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J. P. Pratt, M.D.; H. L. Stewart Jr., M.D.
JAMA. 1940;114(17):1687. doi:10.1001/jama.1940.02810170083019.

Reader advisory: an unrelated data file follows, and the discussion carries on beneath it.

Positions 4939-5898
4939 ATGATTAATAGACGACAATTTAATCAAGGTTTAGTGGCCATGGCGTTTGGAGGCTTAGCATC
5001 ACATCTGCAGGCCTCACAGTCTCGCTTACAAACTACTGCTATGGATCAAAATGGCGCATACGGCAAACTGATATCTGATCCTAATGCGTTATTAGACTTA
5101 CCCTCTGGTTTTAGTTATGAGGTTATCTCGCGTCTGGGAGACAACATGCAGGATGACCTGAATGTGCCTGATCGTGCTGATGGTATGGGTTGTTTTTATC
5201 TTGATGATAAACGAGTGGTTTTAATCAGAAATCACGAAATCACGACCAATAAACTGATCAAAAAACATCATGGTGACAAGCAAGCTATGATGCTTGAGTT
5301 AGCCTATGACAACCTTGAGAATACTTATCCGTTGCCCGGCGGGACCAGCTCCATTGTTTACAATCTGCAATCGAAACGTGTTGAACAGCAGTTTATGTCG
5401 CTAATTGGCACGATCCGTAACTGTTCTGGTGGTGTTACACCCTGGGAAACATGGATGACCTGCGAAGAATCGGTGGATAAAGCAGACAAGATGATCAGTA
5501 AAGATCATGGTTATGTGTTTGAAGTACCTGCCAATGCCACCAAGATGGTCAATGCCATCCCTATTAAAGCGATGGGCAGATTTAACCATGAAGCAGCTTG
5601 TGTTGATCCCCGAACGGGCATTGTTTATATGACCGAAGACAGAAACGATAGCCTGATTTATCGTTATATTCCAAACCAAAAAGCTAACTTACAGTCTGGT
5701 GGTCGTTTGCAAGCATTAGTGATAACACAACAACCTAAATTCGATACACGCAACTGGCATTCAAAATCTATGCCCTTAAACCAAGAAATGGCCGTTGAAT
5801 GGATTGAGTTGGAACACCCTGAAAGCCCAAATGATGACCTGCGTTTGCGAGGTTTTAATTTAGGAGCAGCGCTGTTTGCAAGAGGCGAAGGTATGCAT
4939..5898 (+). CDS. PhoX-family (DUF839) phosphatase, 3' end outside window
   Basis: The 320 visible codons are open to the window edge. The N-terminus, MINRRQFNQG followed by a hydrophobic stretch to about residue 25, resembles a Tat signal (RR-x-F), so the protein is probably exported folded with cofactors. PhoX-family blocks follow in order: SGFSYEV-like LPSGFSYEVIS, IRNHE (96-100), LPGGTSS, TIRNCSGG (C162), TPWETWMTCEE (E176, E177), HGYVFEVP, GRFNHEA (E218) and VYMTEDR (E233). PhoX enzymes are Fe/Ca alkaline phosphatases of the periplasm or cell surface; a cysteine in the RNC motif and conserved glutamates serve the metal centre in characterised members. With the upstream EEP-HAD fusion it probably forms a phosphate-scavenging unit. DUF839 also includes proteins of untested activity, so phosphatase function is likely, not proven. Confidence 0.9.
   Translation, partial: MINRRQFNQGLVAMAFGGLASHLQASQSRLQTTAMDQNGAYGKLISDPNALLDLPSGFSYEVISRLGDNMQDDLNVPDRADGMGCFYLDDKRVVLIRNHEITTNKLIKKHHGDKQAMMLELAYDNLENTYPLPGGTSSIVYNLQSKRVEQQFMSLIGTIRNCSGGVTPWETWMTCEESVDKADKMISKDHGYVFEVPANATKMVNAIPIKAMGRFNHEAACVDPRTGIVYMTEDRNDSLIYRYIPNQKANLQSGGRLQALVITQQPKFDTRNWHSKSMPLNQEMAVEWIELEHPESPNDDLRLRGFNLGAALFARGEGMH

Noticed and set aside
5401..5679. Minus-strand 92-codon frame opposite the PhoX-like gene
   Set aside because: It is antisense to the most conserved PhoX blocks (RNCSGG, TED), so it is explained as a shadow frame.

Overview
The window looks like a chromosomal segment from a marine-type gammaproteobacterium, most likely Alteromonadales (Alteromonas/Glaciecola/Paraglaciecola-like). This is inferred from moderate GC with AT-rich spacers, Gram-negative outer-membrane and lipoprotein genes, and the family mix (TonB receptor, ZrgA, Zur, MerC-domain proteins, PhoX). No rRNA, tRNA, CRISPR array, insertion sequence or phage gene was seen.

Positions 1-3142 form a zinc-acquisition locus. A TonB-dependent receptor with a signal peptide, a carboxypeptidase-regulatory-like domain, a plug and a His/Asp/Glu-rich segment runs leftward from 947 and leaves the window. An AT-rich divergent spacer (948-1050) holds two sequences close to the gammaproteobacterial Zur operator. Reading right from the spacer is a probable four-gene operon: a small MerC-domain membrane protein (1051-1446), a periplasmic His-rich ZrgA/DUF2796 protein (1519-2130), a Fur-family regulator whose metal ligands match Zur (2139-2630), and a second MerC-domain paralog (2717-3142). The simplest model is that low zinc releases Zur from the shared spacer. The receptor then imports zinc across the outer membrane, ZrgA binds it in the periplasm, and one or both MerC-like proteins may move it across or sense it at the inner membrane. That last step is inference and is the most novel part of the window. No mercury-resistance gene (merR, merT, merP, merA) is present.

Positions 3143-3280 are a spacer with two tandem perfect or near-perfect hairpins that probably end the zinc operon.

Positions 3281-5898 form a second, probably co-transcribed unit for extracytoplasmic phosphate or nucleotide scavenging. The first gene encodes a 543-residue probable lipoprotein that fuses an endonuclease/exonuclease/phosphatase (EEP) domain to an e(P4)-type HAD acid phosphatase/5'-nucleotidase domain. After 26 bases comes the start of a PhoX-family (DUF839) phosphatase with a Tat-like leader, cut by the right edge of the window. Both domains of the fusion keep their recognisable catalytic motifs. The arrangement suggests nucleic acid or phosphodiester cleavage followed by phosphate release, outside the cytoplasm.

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To the Editor:—  Unjustified clinical analogies drawn from excellent experimental work in animals may be unfortunate. For instance, an editorial comment in The Journal, March 30, page 1271, summarizes the article "The Placental Transmission of Sulfanilamide and Its Effects on the Fetus and Newborn" by Speert (Bull. Johns Hopkins Hosp.66:139 [March] 1940). This experimental work is adequately controlled and clearly demonstrates the toxic effect on the fetus and newborn rat from tremendous doses of sulfanilamide administered during pregnancy. The conclusion "until further observations have been made of the effects of sulfanilamide upon the human fetus, the drug should be administered with extreme caution during pregnancy" is an assumed human analogy not supported by data presented. The dose of 1 Gm. of sulfanilamide per kilogram of body weight administered to animals throughout pregnancy is not comparable to the average clinical dose taken by human beings. On the basis of


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